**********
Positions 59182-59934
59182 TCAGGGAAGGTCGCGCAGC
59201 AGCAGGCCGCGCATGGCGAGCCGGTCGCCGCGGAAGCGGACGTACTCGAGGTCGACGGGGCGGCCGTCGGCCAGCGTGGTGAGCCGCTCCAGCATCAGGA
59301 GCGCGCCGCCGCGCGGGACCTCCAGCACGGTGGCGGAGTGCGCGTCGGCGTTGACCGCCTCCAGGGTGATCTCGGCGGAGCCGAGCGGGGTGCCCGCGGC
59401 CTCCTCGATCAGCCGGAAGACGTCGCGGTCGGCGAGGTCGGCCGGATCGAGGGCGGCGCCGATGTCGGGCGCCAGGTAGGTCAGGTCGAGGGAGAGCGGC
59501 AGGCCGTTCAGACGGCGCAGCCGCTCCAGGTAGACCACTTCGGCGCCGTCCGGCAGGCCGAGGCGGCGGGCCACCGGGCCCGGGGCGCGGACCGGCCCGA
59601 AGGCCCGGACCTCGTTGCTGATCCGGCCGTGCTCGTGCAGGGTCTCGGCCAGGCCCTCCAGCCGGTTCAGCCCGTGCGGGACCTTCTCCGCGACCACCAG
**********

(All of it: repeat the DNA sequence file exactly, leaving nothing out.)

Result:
Positions 59182-59934
59182 TCAGGGAAGGTCGCGCAGC
59201 AGCAGGCCGCGCATGGCGAGCCGGTCGCCGCGGAAGCGGACGTACTCGAGGTCGACGGGGCGGCCGTCGGCCAGCGTGGTGAGCCGCTCCAGCATCAGGA
59301 GCGCGCCGCCGCGCGGGACCTCCAGCACGGTGGCGGAGTGCGCGTCGGCGTTGACCGCCTCCAGGGTGATCTCGGCGGAGCCGAGCGGGGTGCCCGCGGC
59401 CTCCTCGATCAGCCGGAAGACGTCGCGGTCGGCGAGGTCGGCCGGATCGAGGGCGGCGCCGATGTCGGGCGCCAGGTAGGTCAGGTCGAGGGAGAGCGGC
59501 AGGCCGTTCAGACGGCGCAGCCGCTCCAGGTAGACCACTTCGGCGCCGTCCGGCAGGCCGAGGCGGCGGGCCACCGGGCCCGGGGCGCGGACCGGCCCGA
59601 AGGCCCGGACCTCGTTGCTGATCCGGCCGTGCTCGTGCAGGGTCTCGGCCAGGCCCTCCAGCCGGTTCAGCCCGTGCGGGACCTTCTCCGCGACCACCAG